Yes you read that right. Yes, Windows, the operating system. It’s time to get excited about Windows. Call me mad if your will (“You’re mad!”), but I believe it’s time to start getting excited about Windows.
Over the past few of years Microsoft have been a little cautious about generating too much excitement around upcoming Windows releases. They released Windows Vista to the world with triumphant fanfare (remember the “Wow starts now” campaign?), only for it to crash and burn once the bugs started to surface. When it was time to release Windows 7, it’s like Microsoft did it by stealth and the “My idea” TV ads were more sausage and less sizzle. For the most part the tech community (and I guess consumers in general) have had little reason to get excited about new releases of Windows. New features, does this, doesn’t do that, blah blah blah.
So now we’re starting to hear things, bits and pieces about Windows 8, and I believe it’s time to get excited again. Here’s why I think that…
During Steve Ballmer’s opening keynote address at the 2011 CES held back in January in Las Vegas, Microsoft demoed the Windows 8 kernal running on ARM based CPUs and other system-on-a-chip hardware. The very same hardware that’s inside smartphone and tablet devices, just like Apple’s new A5 CPU. Catch where I’m going yet? Windows running on smaller, lighter, power efficient PCs.
[Another link here]
Now to add to this, Windows gurus Paul Thurrott and Rafael Rivera have just co-authored a series of blog posts titled “Windows 8 Secrets”. Rather than repeat anything they have to say, here are the links:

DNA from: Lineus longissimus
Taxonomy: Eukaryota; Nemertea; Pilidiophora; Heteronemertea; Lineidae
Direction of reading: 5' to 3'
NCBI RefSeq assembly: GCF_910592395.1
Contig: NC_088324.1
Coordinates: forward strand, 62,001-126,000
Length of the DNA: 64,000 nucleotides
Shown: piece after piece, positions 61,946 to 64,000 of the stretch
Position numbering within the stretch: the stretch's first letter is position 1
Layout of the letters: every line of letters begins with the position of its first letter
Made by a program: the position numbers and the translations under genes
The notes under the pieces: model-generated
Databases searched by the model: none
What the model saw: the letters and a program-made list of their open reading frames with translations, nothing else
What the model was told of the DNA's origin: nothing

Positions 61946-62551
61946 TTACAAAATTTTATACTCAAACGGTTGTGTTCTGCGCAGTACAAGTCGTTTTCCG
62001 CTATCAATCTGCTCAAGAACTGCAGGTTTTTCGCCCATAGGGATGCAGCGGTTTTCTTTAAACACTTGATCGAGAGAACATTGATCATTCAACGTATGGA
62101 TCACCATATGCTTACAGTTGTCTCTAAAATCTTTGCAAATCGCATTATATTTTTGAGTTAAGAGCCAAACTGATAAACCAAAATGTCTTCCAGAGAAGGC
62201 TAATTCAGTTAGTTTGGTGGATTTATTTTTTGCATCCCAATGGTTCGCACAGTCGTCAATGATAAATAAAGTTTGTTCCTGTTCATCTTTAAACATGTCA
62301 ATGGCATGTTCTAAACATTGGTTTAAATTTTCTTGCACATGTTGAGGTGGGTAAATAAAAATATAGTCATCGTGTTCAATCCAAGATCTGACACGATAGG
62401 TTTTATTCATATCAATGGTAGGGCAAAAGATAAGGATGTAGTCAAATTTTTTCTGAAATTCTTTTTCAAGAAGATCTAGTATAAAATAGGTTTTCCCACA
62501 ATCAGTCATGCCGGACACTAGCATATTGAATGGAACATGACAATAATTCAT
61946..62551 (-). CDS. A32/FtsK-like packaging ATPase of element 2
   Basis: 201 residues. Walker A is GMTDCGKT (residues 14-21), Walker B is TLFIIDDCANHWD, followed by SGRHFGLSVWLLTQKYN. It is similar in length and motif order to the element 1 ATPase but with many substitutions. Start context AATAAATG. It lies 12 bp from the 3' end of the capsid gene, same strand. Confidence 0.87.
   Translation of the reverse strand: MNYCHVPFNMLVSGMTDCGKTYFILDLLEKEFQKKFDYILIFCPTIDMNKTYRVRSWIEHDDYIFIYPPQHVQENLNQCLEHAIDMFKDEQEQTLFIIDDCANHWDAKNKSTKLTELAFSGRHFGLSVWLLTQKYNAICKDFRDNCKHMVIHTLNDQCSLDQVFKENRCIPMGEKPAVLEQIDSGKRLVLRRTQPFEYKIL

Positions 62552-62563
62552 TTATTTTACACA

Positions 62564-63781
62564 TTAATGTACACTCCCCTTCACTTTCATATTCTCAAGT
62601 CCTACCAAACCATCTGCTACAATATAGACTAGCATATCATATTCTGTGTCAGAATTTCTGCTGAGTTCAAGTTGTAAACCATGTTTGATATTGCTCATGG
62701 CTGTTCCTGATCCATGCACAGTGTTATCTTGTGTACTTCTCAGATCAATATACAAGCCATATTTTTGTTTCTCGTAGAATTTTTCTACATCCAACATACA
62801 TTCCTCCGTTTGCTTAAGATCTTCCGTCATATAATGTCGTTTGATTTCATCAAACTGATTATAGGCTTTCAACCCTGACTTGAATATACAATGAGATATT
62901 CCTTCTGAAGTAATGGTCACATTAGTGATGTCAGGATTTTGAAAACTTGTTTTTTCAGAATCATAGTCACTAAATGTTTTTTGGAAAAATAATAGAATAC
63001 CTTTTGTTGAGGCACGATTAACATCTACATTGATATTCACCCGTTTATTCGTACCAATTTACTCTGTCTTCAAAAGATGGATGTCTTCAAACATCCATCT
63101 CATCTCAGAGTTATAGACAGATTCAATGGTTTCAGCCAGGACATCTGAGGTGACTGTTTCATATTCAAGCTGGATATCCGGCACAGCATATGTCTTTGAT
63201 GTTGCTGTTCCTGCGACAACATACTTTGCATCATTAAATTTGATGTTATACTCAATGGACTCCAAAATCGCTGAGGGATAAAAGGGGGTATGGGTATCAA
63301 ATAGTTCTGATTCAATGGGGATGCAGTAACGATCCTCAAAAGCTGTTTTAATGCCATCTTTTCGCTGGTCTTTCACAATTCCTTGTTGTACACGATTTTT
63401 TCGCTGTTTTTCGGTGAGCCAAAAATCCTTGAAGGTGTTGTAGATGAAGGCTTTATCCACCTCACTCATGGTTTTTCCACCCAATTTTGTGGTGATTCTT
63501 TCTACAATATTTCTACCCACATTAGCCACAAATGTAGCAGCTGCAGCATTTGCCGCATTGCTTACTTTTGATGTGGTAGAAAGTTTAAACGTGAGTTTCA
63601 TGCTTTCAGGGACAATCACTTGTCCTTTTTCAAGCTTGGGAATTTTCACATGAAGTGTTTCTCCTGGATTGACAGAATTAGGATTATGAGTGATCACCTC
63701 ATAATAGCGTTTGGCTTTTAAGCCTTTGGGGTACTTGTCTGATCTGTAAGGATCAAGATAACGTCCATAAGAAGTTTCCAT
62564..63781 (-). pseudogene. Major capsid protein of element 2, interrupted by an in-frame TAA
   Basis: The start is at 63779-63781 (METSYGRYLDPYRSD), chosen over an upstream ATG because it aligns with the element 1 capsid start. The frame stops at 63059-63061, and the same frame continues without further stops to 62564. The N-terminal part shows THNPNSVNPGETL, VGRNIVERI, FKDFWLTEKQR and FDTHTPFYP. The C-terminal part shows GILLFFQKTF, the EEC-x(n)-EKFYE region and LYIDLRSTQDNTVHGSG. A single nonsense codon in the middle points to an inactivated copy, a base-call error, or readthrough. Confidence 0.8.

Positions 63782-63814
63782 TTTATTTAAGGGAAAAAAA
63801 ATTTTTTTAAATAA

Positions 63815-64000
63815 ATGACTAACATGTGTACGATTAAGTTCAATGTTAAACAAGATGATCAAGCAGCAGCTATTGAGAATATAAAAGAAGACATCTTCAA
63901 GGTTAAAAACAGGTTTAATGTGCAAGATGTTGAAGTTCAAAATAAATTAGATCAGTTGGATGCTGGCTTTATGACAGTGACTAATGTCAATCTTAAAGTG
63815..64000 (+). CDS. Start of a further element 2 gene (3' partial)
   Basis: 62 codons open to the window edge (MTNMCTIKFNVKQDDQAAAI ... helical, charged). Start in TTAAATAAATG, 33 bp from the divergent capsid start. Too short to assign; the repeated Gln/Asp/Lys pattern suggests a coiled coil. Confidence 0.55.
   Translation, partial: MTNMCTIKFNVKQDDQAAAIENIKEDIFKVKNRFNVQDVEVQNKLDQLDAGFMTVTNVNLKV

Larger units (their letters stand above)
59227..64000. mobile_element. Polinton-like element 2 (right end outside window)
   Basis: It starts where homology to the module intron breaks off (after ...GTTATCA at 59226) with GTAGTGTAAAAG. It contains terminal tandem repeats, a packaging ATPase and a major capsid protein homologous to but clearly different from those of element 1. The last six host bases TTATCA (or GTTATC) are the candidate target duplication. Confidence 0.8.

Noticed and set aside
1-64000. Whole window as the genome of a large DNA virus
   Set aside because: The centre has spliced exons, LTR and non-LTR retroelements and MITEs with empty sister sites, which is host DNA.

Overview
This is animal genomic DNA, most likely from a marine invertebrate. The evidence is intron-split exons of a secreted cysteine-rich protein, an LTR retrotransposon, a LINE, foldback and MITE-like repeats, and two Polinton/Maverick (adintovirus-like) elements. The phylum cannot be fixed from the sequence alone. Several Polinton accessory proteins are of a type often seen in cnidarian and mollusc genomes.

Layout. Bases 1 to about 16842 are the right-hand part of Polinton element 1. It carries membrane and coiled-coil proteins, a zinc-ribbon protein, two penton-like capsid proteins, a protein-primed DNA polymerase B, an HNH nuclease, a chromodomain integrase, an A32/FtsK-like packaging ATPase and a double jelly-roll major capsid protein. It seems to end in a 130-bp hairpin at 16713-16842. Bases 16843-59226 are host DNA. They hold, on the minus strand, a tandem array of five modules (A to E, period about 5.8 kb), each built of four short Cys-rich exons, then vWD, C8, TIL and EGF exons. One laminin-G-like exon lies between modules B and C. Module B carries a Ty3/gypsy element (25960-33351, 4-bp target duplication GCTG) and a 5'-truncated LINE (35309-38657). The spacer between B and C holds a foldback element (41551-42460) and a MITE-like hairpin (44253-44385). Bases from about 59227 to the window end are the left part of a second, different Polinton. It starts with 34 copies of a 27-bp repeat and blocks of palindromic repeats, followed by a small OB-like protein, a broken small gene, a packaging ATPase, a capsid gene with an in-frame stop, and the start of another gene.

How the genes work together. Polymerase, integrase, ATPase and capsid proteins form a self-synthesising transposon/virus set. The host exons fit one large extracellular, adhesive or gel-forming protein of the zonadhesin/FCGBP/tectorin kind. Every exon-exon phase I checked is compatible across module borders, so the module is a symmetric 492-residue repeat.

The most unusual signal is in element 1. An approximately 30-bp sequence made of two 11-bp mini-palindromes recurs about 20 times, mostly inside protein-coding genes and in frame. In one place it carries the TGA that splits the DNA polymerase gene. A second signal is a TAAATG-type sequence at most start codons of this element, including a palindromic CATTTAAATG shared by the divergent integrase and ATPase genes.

- Welcome Screen – Looking currently like a cross between Windows Phone and Windows
- Windows Explorer Ribbon – Just like Office 2007/2010 (and bits of Windows 7)
- Internet Explorer Immersive – A touch friend UX for IE9 that shares many similarities with Windows Phone
- Modern Reader – In built PDF (and no doubt, XPS) reader
- Aero Auto-Colourisation – Have your Aero theme automatically match the colour of your wallpaper
Top all that off with talk about AppX (a new way of application packaging that could probably allow for cross-platform application distribution with Windows Phone) and a new (additional) shell (codenamed MoSH) which features a tile-based, Windows Phone inspired UX.
Now do you get it? Managing a mostly Microsoft environment I’ve been struggling to find ways to fully integrate iPads and find suitable replacements for a aging notebook PCs for our execs who want the portability and battery life of an iPad, while still having all their regular PC tools and applications available. Could Windows 8 finally be the way Microsoft can be a real player with the tablet form-factor (after having “invented” it with Windows XP Tablet Edition)? Time will tell, but it certainly looks like the PC world is going to get exciting again pretty soon.